Friday, 7 May 2010

Israel - The Problem and The Solution

The Problem

The BBC and a Japanese newspaper recently conducted a joint opinion poll to establish which countries are considered to be a positive influence in the world. 30,000 respondents in 33 countries were polled.

Germany, Japan, the European Union got the top marks.

The country that was most negatively viewed was Iran at 56 percent, followed by Pakistan at 51 percent and Israel at 50 percent.

The Solution

“Israel, Not What the World Thinks” is the motto of a Hebrew pamphlet that I was handed as I was leaving Tel Aviv airport several weeks ago. Israel’s Ministry of Propaganda is eager to change the general perception of the country. To this end, Israelis are instructed to “first listen, then talk” and to “keep eye contact - your counterparts will notice that you are attentive to them.” Not only humour which "always helps” but photos and maps and personal stories to illustrate one’s case should also be used.

Having mastered these techniques, we are given the ammunition: A list of key moments in Israel's history. Israel - as seen by this government pamphlet - is a cocktail of wars mixed with winning the Eurovision Song Contest and occasional Nobel prizes. These are topped up by the information that “Windows XP”, the Disk-on-Key as well as Cherry tomatoes were invented in Israel.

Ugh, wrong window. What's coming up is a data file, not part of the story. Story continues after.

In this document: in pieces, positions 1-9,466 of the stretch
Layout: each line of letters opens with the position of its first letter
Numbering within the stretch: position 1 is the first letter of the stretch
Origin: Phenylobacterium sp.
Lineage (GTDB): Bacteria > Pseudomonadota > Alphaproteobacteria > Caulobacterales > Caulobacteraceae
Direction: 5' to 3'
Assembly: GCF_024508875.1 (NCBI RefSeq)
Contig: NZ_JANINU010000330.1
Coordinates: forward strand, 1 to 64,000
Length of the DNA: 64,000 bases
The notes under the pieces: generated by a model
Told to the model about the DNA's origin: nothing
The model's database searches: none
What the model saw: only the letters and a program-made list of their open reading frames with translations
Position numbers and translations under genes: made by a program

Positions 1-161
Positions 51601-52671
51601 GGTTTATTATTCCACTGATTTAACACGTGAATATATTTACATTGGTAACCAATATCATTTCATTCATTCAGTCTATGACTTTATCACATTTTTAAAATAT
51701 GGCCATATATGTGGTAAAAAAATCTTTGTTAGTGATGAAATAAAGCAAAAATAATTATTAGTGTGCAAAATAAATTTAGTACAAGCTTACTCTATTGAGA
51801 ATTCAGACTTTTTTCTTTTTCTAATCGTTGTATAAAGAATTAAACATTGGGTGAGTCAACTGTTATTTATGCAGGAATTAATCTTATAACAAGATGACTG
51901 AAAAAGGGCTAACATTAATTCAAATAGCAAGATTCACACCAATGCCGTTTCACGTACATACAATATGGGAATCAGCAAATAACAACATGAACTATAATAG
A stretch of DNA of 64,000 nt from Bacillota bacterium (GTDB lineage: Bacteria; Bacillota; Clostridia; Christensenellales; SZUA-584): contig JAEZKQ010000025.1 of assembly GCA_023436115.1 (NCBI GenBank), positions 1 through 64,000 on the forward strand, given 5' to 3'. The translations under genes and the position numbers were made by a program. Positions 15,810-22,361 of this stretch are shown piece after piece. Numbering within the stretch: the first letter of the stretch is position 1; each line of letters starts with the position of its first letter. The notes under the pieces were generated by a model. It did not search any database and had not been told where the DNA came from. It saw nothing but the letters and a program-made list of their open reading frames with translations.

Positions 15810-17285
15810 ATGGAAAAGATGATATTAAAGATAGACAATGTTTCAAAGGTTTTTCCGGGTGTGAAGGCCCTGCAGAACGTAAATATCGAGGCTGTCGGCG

Can illegal settlements in the Occupied Territories be made good by Israeli professors winning Nobel prizes?

Will people change their minds about Israeli occupation and settlement of Arab territories occupied in 1967 because Dana International won the Eurovision Song Contest in 1998 or because an Arab Israeli, Rana Raslan, was made Miss Israel in 1999?

Printing pamphlets is easy.


  1. Is winning the Eurovision Song Contest the greatest achievement on Earth?
    Is building houses - illicit or otherwise - the worst sin on Earth?

  2. כרגיל : חד וחלק, מקורי ולא מחמיא..

  3. What are you saying, Marc?

  4. I cannot agree more. The problem is not to change other peoples' conception but to change your own conception of how other people see you and why. A minister for propaganda should know.

    I am surprised that participants in the opinion poll consider the European Union as one country. Perhaps there were lots of Greeks among them hoping for help from their "country-men".